Beginning in 2010, the University of Manitoba’s Centre for Human Rights Research (CHRR) has held a series of Critical Conversations seminars, each of which examines a contemporary human rights issue. This year’s focus: sexual and reproductive rights.
The series will usually, unless otherwise stated, be held every Monday from 2:30 to 4 p.m. in 206 Robson Hall on the U of M’s Fort Garry campus.
Faculty of law professor and CHRR academic director Karen Busby is organizing the critical conversation series along with women’s and gender studies professor Shawna Ferris.
“The idea of the series is to focus on work being done by the centre or work being done by a faculty here at the University of Manitoba, and some other researchers in those areas,” said Busby.
In an interview with the Manitoban, Busby stated that several factors informed the decision to focus on sexual and reproductive rights. First, many individuals at the university deal with the topic, and this is an opportunity to connect like-minded academics. Also, according to Busby, it was seen as an opportunity to address a research gap no other research centre had focused on.
Busby stated that some of the most pressing issues within the realm of sexual and reproductive rights include gendered violence, men’s control over women and girls, finances (or lack thereof) when having children, and assisted human reproduction.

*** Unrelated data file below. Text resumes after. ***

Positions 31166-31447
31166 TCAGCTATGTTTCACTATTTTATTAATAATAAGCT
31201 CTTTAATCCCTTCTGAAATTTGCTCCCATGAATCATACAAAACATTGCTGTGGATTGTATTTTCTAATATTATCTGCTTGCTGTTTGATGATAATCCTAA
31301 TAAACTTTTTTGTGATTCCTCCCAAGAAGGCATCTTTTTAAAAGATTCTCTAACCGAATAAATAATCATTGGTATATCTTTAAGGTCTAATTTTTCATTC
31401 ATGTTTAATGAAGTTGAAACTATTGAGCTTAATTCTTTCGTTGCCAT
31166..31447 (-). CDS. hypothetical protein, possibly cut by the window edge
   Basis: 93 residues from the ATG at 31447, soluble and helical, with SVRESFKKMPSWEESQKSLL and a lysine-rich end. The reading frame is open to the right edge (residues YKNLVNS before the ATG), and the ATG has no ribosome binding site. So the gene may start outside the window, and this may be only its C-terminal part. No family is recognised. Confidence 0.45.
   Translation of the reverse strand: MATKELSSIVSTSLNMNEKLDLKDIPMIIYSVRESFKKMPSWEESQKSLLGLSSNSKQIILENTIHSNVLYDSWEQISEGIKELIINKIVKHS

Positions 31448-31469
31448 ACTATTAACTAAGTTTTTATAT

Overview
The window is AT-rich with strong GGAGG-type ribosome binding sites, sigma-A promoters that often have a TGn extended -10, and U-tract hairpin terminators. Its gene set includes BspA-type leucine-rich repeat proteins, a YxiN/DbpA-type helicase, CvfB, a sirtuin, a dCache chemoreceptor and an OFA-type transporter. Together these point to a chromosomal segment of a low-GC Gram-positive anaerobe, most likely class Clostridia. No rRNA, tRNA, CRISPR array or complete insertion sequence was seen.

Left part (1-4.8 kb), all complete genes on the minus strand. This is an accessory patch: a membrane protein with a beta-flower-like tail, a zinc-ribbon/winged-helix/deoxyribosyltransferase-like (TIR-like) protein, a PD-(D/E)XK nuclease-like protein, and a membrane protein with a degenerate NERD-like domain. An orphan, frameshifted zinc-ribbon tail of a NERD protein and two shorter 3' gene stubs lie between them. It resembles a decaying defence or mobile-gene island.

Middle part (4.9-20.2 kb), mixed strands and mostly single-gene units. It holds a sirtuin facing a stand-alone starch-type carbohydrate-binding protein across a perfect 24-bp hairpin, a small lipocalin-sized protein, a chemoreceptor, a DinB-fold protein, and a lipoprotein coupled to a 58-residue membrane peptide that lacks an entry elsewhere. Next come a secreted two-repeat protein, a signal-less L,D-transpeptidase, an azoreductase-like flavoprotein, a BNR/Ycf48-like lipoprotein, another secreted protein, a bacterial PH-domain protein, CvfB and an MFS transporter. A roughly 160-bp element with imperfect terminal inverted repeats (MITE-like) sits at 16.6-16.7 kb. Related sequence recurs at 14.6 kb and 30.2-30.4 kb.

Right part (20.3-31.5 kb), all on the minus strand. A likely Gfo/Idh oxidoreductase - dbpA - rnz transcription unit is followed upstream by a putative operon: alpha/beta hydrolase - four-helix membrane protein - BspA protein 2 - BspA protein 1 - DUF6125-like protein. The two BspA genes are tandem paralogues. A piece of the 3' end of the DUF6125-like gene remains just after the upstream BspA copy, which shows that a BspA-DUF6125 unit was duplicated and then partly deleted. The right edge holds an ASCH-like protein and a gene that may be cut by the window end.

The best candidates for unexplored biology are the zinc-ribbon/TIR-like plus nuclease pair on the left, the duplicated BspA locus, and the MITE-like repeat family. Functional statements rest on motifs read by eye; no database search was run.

Gendered violence is seen as a pressing issue, both locally and internationally. As such, the goal of the conversations is to promote social change.
“I think most researchers at the U of M have a pragmatic streak, so what they want to do with their research is influence public policy, and so they are interested in getting their research out in the world and having it make a difference,” said Busby.
Neil McArthur, an associate professor of philosophy at the U of M, will be hosting a seminar on Jan. 13 titled, “Is there a right to sex?” His seminar will address the topic of laws pertaining to sexual consent.
McArthur spoke with the Manitoban about how there has been a perceived development in and focus on rape culture, which is a reflection of how popular culture deals with sexual harassment.
“People who care about equality and reproductive rights said, ‘Okay, let’s focus on the courts and make sure the laws protect women and protect gay people. We’re going to allow gay marriage,’ and it was a long, hard battle, but they won,” stated McArthur.
McArthur said that people have started to question society and the cultural battle involved in sexual rights.
“Now that we’ve won a lot of the legal battles, people are sitting back and saying, ‘Okay now, what about the cultural battle? You can’t just change the laws and expect everyone to treat everyone else equally. You have to look at more subtle factors of the media and culture. There is a lot of debate surrounding slut-shaming,” stated McArthur.
Many U of M students agree that it is important to have discussions on sexual and reproductive rights, but also say that more needs to be done.
Alysha Taylor, an economics student, told the Manitoban, “I think it’s important. But they should have more than a conversation. They should impose stiffer penalties.”
Kyle McComas, a third-year business student, also spoke to the Manitoban about this year’s Critical Conversations topic: “While I do think a critical examination and conversation surrounding sexual and reproductive rights would be productive, I can’t say whether I would or would not join in, as it all depends on the questions posed and whether I’m able to formulate an opinion on them.”